British Muslim Charities Help the Most Vulnerable During the Coronavirus Crisis30 Jul 2020
The coronavirus outbreak has been a shock for the whole of British society. Since March, our lives have been defined by lockdown conditions. Unsurprisingly, this has hit the most vulnerable families and individuals the hardest, many of whom have had to rely on charities and donations to get by.
At least 194 British Muslim charities have helped vulnerable communities
This week, the Muslim Charities Forum (MCF) published its report, “The Neighbours Next Door” highlighting the work of British Muslim charities that have come to the aid of vulnerable communities during the coronavirus pandemic.
The pandemic has created a multi-layered crisis for the poorest in Britain, impacting everything from economy and healthcare to social life, psychology and education. MCF’s report identified at least 194 Muslim charities which attended to a whole array of needs.
Charities helped their local communities while working out of mosques and community centres. Most of the support went towards providing essential supplies and food for the vulnerable, which included the elderly, refugees, asylum seekers, single parents, the homeless, stranded domestic and international students, and the disabled.
This was followed by mental health support for those who felt lonely and separated during the lockdown. Other examples of assistance led by Muslim charities included, distributing hardship funds, supporting NHS staff and key workers, distributing PPE, burial and bereavement support, and improving digital accessibility.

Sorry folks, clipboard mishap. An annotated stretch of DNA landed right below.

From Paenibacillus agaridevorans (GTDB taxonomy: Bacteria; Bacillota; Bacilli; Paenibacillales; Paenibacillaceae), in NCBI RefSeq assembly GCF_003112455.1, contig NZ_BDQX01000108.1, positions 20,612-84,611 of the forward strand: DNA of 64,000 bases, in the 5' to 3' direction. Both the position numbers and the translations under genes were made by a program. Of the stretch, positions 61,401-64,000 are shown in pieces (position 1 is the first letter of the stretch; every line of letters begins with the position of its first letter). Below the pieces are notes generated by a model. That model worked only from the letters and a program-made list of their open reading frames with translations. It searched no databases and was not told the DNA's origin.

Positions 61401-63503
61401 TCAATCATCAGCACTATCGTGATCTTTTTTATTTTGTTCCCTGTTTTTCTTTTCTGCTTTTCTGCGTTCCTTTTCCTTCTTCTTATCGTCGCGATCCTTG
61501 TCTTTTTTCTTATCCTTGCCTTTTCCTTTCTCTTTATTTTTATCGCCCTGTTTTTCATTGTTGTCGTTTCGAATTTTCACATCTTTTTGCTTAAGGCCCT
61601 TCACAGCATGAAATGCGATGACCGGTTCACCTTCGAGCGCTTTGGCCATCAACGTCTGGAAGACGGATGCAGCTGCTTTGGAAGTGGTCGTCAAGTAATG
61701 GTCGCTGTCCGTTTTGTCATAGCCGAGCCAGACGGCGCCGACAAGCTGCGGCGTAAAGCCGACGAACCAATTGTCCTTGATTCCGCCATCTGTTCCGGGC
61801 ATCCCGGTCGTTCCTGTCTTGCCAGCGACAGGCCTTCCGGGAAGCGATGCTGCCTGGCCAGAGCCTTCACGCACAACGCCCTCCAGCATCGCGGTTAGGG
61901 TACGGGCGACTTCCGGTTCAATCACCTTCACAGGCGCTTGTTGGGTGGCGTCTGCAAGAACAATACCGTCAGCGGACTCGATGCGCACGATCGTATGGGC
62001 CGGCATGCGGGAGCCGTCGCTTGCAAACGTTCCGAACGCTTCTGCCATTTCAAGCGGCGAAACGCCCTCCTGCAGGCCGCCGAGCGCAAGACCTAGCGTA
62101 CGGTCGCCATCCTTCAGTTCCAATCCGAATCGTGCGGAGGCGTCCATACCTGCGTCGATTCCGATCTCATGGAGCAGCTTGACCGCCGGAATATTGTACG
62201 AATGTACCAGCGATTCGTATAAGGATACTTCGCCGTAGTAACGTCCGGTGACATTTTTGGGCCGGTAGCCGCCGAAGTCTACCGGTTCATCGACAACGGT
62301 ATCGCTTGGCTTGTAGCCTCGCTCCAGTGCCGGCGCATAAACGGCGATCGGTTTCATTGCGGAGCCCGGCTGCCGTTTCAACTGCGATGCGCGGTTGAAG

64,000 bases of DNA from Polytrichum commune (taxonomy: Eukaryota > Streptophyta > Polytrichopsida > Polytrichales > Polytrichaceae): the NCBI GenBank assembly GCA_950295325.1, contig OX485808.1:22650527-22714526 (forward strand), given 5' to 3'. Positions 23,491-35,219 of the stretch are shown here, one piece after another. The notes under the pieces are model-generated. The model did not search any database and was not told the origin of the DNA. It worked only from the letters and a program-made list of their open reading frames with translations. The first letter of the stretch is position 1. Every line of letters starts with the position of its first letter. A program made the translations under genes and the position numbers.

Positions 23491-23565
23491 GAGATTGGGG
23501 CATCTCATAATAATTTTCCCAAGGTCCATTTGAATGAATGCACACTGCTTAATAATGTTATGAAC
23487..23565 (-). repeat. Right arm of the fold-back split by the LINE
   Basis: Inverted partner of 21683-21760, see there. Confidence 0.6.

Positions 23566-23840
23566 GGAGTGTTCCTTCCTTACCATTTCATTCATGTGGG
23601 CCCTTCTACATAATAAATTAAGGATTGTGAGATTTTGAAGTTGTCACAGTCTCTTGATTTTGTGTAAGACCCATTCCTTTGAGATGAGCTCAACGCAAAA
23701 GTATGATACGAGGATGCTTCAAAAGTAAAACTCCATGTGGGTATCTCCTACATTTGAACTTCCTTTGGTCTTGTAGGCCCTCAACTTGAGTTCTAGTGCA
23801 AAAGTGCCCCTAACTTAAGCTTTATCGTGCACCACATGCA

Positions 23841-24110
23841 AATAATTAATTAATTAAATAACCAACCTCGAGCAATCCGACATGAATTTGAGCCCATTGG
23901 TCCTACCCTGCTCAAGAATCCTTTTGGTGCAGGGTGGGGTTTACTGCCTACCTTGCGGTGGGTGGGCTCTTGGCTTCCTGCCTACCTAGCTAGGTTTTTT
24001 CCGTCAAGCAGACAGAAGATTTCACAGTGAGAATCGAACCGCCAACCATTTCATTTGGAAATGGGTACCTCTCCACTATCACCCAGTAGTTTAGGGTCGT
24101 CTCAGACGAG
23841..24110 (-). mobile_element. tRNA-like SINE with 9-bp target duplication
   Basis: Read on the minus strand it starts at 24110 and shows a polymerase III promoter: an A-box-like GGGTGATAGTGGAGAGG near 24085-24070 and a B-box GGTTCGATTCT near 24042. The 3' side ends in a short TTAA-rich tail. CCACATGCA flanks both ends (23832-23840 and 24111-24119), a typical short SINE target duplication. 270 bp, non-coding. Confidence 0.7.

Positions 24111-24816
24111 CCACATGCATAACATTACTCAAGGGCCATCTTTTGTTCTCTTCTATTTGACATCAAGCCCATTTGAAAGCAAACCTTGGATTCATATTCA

Other examples of support included supporting victims of domestic abuse. The lockdown unfortunately left many people stuck with their abusers under conditions of increased stress. According to Refuge, the UK’s largest domestic abuse charity, there was a 700% increase in calls to its helpline in a single day. Human Appeal provided services to individuals impacted by domestic abuse, as well as providing food and supplies to shelters overstretched by the increased demands.
Other vital support included helping stranded international students who are estimated to number between 60,000 to 100,000 in the UK. Students, especially those who lost their jobs, were helped by the Birmingham-based Muslim Association of Britain Youth (MABY) who provided essential supplies, where needed, while hosting online befriending services and webinars to keep them engaged.
Despite praising the work done, MCF acknowledged that more could be done. In particular, it warned that there is greater need for collaboration between charities, donors and recipients, especially where funding or trust is in limited supply.